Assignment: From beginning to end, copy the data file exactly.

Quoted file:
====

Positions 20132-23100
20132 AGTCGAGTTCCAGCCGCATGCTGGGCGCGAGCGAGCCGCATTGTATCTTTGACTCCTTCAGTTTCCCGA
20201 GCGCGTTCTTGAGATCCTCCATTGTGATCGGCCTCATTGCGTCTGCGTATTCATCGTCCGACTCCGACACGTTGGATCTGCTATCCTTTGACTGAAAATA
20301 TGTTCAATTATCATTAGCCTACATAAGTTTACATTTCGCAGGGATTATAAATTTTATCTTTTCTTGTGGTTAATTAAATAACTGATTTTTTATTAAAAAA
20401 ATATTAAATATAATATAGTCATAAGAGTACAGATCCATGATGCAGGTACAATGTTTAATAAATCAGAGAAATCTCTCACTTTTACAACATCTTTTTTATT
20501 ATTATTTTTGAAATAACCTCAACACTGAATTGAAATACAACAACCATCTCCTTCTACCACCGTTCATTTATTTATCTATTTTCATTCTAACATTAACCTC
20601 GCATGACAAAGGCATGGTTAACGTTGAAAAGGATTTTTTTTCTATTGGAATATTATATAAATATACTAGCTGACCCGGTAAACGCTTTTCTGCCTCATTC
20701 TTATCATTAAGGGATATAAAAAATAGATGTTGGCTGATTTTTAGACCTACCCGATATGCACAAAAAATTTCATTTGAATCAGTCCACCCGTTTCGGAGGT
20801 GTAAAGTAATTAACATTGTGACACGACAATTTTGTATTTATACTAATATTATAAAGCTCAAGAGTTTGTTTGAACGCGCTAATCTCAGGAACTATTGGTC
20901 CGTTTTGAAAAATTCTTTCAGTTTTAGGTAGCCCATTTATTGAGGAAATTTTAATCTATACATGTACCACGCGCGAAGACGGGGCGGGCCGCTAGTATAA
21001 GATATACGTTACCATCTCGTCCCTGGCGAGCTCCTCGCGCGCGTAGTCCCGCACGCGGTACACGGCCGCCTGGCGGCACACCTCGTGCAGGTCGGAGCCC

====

Positions 20132-23100
20132 AGTCGAGTTCCAGCCGCATGCTGGGCGCGAGCGAGCCGCATTGTATCTTTGACTCCTTCAGTTTCCCGA
20201 GCGCGTTCTTGAGATCCTCCATTGTGATCGGCCTCATTGCGTCTGCGTATTCATCGTCCGACTCCGACACGTTGGATCTGCTATCCTTTGACTGAAAATA
20301 TGTTCAATTATCATTAGCCTACATAAGTTTACATTTCGCAGGGATTATAAATTTTATCTTTTCTTGTGGTTAATTAAATAACTGATTTTTTATTAAAAAA
20401 ATATTAAATATAATATAGTCATAAGAGTACAGATCCATGATGCAGGTACAATGTTTAATAAATCAGAGAAATCTCTCACTTTTACAACATCTTTTTTATT
20501 ATTATTTTTGAAATAACCTCAACACTGAATTGAAATACAACAACCATCTCCTTCTACCACCGTTCATTTATTTATCTATTTTCATTCTAACATTAACCTC
20601 GCATGACAAAGGCATGGTTAACGTTGAAAAGGATTTTTTTTCTATTGGAATATTATATAAATATACTAGCTGACCCGGTAAACGCTTTTCTGCCTCATTC
20701 TTATCATTAAGGGATATAAAAAATAGATGTTGGCTGATTTTTAGACCTACCCGATATGCACAAAAAATTTCATTTGAATCAGTCCACCCGTTTCGGAGGT
20801 GTAAAGTAATTAACATTGTGACACGACAATTTTGTATTTATACTAATATTATAAAGCTCAAGAGTTTGTTTGAACGCGCTAATCTCAGGAACTATTGGTC
20901 CGTTTTGAAAAATTCTTTCAGTTTTAGGTAGCCCATTTATTGAGGAAATTTTAATCTATACATGTACCACGCGCGAAGACGGGGCGGGCCGCTAGTATAA
21001 GATATACGTTACCATCTCGTCCCTGGCGAGCTCCTCGCGCGCGTAGTCCCGCACGCGGTACACGGCCGCCTGGCGGCACACCTCGTGCAGGTCGGAGCCC